9:58  Still snowing hard, with small to medium flakes.  The wind is out of the NE at 10, gusting to 28.  It is just beginning to make the road, driveway, and sidewalks white, apparently doing a lot of melting as it hits the ground.  The predicted accumulations for our area varied greatly, though all forecasters agreed that the depths would increase from east to west, with mostly rain on the Eastern Shore and the heaviest snow back in the mountains and the Shenandoah Valley.  Winchester, VA, home of the scions of the Byrd family, which first settled here in the 16th century, was supposed to be the epicenter of depth, with a foot or more foreseen.  Our area was pegged for anywhere from 3” to 10”.

1:21 p.m.  The last three hours have seen some vacillation between snow and a snow-rain mix.  Much of the time it’s been snowing moderately and blowing pretty hard.  But I know it’s not coming down that hard, having long ago developed my own visual standards to evaluate intensity.  I can see the trees in the nearby wooded neighborhood very clearly through the flakes.  I can see as far away as I could without any snow, with the farthest reaches of the tree line being only somewhat whited out.  In a good snowstorm I couldn’t see clearly across the street, and the house three back yards down would be practically invisible.  We noticed that the snowplows are our neighbors’ heavy-duty SUVs fitted with blades.  Guess they got so tired of not getting plowed they decided to do it themselves.  Outside the wind is nasty and cold, and I feel miserable out there.  Still, the impression is of cold water, not of ice and perilous wind chill factors.  The snow is melting only slightly more slowly than it is falling.  Sidewalks, driveway, and street are slushy.  Near the house and garage everything is melted.  On the grass the snow depth is about 2.5”; on hard surfaces like the tops of our trash barrels it’s almost but not quite 3”.  Currently the temperature is 32˚, the wind 15 gusting to 32 from the NNE.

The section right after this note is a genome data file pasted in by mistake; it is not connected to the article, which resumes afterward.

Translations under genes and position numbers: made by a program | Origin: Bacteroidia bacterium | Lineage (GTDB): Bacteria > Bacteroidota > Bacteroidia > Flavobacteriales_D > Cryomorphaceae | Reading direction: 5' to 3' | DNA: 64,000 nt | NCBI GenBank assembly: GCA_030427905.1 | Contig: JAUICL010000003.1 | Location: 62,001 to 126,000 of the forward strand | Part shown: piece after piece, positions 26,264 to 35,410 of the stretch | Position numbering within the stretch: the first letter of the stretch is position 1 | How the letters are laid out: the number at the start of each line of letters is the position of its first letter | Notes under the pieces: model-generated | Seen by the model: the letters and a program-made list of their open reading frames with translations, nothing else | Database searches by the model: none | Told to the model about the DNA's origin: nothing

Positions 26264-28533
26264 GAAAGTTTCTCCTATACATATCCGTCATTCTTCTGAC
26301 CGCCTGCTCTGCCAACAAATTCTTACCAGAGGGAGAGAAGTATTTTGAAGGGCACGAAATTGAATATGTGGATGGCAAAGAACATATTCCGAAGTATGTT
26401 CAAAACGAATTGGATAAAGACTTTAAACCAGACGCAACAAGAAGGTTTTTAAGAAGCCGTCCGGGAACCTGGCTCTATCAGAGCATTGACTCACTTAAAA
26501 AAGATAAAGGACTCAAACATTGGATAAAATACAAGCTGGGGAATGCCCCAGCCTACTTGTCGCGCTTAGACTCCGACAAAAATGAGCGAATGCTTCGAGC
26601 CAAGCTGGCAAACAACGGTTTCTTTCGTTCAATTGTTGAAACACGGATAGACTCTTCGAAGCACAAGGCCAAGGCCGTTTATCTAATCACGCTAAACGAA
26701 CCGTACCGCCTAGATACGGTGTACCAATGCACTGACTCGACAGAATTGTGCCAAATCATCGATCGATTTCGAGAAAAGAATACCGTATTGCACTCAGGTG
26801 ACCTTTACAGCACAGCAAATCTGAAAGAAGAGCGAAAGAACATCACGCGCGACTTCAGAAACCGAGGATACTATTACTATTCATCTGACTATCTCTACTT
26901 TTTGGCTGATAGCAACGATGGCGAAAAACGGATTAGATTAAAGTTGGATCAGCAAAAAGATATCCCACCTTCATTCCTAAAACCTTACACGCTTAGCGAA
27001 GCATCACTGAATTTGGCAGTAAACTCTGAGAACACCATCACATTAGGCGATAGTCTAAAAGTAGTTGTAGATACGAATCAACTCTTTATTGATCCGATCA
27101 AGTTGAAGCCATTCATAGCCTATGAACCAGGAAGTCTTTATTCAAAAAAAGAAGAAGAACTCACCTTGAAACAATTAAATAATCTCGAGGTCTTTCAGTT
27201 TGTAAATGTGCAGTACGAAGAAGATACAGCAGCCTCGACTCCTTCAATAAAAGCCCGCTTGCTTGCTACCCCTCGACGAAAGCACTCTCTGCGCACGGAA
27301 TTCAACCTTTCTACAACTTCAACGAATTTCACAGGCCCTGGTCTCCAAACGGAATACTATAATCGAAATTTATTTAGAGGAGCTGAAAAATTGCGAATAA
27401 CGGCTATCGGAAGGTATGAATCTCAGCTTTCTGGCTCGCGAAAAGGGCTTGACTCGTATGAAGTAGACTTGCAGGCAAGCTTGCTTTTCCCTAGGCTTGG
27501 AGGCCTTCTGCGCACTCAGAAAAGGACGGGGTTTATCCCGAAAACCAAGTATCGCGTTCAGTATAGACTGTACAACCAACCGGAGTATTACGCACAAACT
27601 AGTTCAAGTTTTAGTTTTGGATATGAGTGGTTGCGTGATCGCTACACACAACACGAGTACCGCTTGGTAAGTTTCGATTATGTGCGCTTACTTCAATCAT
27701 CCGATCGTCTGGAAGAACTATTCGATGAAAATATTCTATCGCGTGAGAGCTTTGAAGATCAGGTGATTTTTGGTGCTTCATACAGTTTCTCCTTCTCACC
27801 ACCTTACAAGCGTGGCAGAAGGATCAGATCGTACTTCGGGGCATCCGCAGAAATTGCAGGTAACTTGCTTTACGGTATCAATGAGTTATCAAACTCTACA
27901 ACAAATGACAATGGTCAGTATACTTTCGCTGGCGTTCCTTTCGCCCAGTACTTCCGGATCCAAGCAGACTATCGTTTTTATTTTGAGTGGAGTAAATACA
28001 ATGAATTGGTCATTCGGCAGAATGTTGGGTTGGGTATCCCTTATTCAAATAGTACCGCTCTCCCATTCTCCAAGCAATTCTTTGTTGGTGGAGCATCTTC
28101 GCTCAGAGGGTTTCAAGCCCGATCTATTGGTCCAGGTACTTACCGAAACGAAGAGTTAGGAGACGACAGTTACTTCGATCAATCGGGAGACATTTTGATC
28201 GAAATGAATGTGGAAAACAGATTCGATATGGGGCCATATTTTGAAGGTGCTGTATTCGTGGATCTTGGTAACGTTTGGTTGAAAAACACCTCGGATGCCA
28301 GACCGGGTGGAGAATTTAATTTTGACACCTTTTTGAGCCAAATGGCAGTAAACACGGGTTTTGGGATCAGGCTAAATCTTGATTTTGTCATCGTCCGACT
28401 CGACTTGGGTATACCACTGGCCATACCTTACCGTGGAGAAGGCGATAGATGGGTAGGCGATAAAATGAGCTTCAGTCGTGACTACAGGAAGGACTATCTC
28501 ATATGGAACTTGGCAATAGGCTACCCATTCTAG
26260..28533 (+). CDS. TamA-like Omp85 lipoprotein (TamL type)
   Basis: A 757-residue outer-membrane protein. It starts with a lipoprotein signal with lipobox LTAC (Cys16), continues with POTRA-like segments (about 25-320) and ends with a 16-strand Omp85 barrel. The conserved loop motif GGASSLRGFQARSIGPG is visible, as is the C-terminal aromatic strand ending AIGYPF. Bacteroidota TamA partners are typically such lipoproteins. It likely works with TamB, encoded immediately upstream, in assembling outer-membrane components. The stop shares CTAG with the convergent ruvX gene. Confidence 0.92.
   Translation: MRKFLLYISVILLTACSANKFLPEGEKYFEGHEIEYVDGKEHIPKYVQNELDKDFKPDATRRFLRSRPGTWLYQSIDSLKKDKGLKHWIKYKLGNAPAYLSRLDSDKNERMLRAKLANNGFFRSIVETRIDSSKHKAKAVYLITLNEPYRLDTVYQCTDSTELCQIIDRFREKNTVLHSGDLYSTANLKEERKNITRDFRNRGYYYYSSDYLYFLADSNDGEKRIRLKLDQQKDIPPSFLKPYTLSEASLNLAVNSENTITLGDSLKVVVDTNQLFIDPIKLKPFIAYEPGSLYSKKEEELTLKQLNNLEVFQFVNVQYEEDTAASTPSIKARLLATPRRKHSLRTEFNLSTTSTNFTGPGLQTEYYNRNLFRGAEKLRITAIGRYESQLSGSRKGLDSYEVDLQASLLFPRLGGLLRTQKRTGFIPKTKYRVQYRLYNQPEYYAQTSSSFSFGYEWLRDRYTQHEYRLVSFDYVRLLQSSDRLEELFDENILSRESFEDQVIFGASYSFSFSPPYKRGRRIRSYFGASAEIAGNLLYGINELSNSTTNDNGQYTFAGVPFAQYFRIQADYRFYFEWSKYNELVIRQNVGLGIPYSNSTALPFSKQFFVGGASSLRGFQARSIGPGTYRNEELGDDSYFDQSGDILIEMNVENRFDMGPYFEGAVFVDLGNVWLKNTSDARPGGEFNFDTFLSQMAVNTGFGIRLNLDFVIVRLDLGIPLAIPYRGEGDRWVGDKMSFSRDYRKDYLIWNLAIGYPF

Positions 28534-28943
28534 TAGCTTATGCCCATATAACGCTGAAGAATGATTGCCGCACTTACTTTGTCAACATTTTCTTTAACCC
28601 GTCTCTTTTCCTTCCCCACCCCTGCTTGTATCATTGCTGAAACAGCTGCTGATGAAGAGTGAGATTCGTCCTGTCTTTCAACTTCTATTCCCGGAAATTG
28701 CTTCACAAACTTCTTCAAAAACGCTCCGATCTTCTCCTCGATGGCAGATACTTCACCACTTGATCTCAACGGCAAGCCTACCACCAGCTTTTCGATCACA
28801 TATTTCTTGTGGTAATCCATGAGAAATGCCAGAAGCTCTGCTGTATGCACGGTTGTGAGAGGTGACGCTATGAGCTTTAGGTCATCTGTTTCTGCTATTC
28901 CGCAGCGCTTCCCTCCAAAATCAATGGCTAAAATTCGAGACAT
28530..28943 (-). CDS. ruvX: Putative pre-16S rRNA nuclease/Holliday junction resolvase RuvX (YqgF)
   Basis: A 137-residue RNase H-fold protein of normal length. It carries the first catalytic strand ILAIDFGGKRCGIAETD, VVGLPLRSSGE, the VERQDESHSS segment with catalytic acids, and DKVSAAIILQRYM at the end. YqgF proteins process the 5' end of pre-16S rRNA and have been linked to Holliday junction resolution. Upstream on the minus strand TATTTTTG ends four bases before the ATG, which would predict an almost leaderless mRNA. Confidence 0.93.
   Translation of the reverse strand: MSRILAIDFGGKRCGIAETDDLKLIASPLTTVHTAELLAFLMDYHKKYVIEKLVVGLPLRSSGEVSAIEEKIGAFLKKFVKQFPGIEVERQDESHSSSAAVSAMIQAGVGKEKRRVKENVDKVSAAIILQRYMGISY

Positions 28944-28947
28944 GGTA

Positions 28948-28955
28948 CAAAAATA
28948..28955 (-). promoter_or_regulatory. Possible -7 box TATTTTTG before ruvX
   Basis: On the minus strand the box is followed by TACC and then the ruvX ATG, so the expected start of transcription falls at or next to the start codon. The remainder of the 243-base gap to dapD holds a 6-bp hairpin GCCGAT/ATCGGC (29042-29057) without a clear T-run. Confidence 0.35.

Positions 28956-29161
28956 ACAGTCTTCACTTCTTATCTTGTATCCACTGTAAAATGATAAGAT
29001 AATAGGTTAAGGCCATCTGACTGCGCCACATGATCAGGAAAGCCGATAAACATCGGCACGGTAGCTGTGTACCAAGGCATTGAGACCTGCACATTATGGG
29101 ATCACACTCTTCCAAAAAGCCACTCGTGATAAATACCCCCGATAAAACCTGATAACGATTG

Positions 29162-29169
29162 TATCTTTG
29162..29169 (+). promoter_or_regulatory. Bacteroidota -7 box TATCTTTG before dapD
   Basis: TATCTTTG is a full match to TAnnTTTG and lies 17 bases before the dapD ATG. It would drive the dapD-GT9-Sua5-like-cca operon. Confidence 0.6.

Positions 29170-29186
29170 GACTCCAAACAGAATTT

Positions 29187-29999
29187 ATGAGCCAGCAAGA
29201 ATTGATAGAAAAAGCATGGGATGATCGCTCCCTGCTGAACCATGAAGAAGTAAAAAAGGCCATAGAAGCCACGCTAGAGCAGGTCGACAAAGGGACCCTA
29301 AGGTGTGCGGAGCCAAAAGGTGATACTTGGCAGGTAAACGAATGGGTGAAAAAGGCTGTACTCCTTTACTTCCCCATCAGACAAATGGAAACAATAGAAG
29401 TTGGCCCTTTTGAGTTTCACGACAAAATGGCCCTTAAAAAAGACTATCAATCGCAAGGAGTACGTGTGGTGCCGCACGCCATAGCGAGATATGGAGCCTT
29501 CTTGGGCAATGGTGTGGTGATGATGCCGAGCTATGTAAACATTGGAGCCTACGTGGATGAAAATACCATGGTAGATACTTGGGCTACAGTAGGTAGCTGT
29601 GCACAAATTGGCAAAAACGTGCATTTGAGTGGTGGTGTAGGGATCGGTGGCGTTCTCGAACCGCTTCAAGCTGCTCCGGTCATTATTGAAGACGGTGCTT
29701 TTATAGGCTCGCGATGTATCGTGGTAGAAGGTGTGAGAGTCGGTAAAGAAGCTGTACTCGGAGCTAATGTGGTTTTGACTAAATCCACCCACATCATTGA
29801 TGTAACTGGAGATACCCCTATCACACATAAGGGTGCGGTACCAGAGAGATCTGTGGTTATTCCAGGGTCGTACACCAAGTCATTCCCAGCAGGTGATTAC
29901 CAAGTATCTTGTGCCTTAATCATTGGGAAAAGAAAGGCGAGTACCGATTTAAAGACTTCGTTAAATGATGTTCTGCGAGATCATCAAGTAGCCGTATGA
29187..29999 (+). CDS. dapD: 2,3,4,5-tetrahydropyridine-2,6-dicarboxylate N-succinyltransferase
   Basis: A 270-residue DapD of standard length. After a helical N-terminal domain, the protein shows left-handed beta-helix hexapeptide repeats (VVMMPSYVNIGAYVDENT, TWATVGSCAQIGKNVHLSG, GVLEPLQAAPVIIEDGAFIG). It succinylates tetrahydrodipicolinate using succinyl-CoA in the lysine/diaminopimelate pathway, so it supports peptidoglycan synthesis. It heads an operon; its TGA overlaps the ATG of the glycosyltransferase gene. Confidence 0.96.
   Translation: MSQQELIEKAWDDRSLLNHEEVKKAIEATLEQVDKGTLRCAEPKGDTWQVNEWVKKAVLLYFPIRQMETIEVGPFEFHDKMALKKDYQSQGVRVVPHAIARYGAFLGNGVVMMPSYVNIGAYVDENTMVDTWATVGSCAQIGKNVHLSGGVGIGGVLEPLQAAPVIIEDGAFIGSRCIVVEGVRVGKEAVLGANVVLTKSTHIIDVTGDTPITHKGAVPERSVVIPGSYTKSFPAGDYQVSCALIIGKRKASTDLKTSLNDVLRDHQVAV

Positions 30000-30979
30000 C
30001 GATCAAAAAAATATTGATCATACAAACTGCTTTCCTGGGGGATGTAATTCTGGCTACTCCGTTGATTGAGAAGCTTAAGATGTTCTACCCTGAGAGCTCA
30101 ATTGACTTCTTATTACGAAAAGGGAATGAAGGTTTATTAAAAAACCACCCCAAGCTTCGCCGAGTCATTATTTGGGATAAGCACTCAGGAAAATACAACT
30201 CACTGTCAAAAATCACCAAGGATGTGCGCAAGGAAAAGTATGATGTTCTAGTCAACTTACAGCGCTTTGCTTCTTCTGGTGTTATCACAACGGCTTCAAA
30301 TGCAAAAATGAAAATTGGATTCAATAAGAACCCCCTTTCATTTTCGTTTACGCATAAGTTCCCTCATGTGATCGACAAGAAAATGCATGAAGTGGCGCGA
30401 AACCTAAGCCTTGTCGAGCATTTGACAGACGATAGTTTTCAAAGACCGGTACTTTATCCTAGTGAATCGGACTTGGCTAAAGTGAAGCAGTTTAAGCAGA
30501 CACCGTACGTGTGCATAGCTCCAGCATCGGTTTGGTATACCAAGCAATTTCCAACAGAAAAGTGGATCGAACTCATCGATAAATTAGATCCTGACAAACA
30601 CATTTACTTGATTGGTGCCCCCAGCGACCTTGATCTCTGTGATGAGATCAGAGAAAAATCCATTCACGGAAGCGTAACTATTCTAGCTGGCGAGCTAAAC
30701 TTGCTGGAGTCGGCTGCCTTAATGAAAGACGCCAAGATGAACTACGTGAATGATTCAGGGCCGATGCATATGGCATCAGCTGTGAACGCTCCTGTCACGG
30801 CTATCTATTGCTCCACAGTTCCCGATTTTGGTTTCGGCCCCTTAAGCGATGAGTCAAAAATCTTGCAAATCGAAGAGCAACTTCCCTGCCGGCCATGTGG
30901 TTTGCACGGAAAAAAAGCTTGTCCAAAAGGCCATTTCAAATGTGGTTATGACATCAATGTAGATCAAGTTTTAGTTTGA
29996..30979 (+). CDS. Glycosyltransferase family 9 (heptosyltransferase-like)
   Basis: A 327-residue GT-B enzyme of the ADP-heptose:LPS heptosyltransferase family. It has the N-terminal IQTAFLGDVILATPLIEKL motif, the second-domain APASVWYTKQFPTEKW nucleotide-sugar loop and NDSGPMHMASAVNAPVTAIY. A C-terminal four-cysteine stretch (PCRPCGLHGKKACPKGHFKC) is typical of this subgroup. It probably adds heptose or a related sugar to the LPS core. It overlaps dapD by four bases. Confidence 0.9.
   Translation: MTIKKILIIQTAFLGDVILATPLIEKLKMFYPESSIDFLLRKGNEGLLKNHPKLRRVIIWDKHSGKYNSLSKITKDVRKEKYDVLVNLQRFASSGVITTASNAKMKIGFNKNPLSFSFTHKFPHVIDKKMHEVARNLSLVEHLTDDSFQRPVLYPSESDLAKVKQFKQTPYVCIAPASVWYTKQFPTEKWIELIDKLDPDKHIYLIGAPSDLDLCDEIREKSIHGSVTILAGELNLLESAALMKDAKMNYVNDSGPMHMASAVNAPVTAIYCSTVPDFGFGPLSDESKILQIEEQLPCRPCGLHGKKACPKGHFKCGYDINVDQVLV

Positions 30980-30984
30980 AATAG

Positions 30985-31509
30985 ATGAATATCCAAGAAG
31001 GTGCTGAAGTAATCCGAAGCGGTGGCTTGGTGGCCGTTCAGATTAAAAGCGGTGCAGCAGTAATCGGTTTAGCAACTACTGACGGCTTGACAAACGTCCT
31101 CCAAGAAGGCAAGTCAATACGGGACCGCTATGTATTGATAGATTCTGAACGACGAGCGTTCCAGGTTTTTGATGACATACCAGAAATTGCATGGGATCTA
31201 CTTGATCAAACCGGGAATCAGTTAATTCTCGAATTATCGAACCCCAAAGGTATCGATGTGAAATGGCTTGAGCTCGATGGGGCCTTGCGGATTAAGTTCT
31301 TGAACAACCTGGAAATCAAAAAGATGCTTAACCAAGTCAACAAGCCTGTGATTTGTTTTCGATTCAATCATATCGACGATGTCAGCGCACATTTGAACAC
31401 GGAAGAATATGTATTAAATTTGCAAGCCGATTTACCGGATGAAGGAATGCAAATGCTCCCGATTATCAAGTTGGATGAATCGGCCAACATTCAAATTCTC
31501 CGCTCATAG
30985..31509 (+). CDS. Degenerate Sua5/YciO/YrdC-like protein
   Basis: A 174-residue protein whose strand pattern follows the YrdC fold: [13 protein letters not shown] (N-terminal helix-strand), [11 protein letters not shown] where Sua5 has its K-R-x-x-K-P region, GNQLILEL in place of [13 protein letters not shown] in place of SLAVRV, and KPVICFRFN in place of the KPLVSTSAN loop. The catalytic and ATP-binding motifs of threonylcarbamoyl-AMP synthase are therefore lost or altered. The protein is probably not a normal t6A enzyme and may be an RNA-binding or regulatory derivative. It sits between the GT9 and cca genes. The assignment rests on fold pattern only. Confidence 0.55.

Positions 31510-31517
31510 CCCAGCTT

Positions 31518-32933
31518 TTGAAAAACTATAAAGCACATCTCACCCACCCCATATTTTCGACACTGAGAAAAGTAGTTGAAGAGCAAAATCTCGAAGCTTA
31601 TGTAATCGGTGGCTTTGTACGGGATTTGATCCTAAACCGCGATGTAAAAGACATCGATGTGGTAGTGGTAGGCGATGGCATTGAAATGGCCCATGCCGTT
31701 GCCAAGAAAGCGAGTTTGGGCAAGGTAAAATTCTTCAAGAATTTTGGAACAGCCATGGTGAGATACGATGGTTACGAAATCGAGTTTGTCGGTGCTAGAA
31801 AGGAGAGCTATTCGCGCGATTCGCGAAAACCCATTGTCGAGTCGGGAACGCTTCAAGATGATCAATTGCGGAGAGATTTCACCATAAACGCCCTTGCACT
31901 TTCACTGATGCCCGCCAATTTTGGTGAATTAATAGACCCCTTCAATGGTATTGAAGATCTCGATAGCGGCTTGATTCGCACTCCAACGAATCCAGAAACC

5:02 p.m.  The storm has changed completely to a rainy and windy day.  There is probably about an inch of snow left on the ground, and it is dissipating further with the cold rain and pesky gusts, even though the highest velocity remains 32, unchanged from mid-day.  The